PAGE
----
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Stay Focused, Save Lives: The Cost of Distracted Driving

The National Safety Council recognizes April as Distracted Driving Awareness Month to raise awareness about the dangers of distracted driving and encourage motorists to minimize potential distractions behind the wheel. 

In 2020, the National Highway Traffic Safety Association reported 3,142 deaths caused by distracted driving

Shot of a male using mobile phone while driving the car.

Types of Distracted Driving

Visual Distractions

Visual distractions are anything that takes a driver’s eyes off the road. This includes texting or looking at other accidents or developments not on the road.

Manual Distractions

Manual distractions include any actions the cause the driver to take a hand off the wheel, such as reaching for something. adjusting the radio or eating and drinking.

Cognitive Distractions

Cognitive distractions cause a driver to focus their mind on things other than the road. These include talking on the phone or with another passenger, and thinking about topics other than driving.

Distracted Driving Losses by Industry


According to Advisen’s database, the transportation and warehousing industry accounts for the largest portion of distracted driving losses at 36%. Public administration, construction, administration, support and waste management also account for a high percentage of distracted driving losses.


In 2015, a bus driver crashed into a 35-year-old woman, leaving her with serious injuries. The plaintiff alleged the driver was talking on the phone at the time of the accident and that the driver’s company failed to enforce cellphone policies and speeding procedures.

The jury found the company guilty of negligence and comparative responsibility. The plaintiff received $45 million for her injuries

Prevention Tips for Employers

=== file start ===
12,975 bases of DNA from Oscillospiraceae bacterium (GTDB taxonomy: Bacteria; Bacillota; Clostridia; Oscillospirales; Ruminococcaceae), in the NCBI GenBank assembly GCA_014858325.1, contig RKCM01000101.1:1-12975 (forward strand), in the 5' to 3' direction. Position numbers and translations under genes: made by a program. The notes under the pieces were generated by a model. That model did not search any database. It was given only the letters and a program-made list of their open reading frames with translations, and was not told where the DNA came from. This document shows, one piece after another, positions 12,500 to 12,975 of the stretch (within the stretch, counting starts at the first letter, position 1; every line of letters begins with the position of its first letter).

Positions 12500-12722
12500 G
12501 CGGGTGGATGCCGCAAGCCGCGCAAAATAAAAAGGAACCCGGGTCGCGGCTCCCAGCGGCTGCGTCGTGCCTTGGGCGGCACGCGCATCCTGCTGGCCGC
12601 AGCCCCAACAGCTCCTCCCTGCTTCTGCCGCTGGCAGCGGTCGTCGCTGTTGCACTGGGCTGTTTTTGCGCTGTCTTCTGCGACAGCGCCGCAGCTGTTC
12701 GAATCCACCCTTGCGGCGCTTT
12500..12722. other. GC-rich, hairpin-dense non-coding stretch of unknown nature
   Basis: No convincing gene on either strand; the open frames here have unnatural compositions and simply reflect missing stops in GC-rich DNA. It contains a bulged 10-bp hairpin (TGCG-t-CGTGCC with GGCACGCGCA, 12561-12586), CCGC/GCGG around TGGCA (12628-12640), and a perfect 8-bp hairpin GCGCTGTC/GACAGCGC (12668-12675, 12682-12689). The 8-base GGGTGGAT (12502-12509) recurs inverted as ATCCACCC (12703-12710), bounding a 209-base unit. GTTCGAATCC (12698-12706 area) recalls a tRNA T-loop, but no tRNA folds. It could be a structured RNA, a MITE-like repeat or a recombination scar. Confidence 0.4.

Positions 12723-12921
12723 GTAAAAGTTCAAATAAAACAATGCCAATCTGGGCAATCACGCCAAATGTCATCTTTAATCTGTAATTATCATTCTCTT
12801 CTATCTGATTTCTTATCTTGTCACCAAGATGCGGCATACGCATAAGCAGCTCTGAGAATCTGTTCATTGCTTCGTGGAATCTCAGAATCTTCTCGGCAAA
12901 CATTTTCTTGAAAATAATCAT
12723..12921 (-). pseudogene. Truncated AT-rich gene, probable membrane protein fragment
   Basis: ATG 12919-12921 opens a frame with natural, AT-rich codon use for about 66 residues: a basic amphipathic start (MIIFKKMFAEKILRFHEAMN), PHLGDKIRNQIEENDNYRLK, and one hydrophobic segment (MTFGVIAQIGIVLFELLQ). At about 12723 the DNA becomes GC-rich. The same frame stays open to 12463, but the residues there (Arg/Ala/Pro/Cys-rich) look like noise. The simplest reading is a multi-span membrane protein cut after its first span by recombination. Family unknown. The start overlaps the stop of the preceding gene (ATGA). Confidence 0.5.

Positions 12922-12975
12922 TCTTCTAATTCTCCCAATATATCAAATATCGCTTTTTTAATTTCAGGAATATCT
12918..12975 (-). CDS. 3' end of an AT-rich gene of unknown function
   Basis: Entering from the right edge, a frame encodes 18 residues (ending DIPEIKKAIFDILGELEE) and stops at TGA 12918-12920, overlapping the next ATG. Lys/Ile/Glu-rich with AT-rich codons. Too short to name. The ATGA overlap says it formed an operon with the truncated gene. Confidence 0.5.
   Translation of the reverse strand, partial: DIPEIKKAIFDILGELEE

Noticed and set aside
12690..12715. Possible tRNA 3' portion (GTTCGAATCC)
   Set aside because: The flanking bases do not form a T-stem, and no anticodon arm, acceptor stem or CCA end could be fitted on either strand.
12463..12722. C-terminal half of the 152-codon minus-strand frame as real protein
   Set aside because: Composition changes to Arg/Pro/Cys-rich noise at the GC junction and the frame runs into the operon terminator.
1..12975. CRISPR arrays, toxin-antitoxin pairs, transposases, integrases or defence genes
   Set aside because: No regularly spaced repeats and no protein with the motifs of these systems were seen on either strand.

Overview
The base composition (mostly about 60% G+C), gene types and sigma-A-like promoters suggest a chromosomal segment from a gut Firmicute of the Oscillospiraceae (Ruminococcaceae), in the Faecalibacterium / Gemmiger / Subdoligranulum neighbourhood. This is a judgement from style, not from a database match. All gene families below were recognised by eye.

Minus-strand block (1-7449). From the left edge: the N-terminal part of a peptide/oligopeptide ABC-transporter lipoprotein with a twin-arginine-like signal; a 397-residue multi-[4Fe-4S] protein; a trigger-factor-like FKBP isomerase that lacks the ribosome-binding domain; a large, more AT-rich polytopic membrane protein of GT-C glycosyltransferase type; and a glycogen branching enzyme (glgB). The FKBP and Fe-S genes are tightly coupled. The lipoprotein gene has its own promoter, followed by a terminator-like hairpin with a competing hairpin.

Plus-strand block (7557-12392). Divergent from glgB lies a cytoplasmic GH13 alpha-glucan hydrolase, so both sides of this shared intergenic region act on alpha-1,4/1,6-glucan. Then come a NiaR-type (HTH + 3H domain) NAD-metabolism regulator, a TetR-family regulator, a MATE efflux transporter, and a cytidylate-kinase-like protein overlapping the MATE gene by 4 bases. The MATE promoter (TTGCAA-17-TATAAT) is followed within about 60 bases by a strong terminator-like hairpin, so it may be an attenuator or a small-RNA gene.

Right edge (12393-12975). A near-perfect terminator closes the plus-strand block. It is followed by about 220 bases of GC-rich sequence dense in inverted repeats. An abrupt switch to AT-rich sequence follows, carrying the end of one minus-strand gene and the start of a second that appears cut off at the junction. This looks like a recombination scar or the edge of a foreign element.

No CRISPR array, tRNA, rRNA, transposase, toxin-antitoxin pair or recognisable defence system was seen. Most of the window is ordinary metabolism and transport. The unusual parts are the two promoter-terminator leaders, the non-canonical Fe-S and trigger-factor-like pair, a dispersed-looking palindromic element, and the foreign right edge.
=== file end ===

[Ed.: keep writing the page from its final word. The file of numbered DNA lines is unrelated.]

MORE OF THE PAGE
Create a Distracted Driving Policy

Ban the use of handheld devices while driving. Other distracting activities such as eating, grooming and reading should also be prohibited.

Communicate Your Policy to All Employees

Ensure cellphone policies and other distracted driving policies are clearly written and accessible for all drivers.

Lead by Example

Managers should clearly communicate the message that answering emails and texts are not as important as driving safely.

Prevention Tips for Individuals

Put Away Your Phone

Silence your phone and store it in a location that is out of reach while driving to lower the temptation to check it.

Plan your Trip Before You Leave

Program your navigation system prior to hitting the road to get familiar with your journey and feel confident in your route.

Don’t Fumble With Your Playlist

Select a radio station or plug in a predetermined playlist before driving to limit the need for music adjustments.

Secure Passengers

Ensure kids are properly situated in car seats (if needed) with seat belts fastened. Keep pets stationary in the back seat.

Avoid Multitasking

Never complete additional tasks—such as eating or personal grooming—behind the wheel.

Stay Focused

Concentrate your mind on the road by keeping distracting conversations to a minimum and looking straight ahead.

Distracted driving is an all too frequent occurrence that poses costly risks for employers. By understanding these risks and implementing proper prevention measures, employers can help mitigate distracted driving losses and keep their employees safe on the road. For more information on creating safe driving policies, contact us today.

Jake Mahin, GSP

Safety and Loss Control Consultant

This article should be used for informational purposes only and should not be considered financial advice. © 2022 Zywave, Inc. All rights reserved. Advisen’s loss data is curated from a wide variety of public sources. Advisen collection efforts focus on larger and more significant cases. For this reason, the figures in this article may not be fully representative of all cases of this type.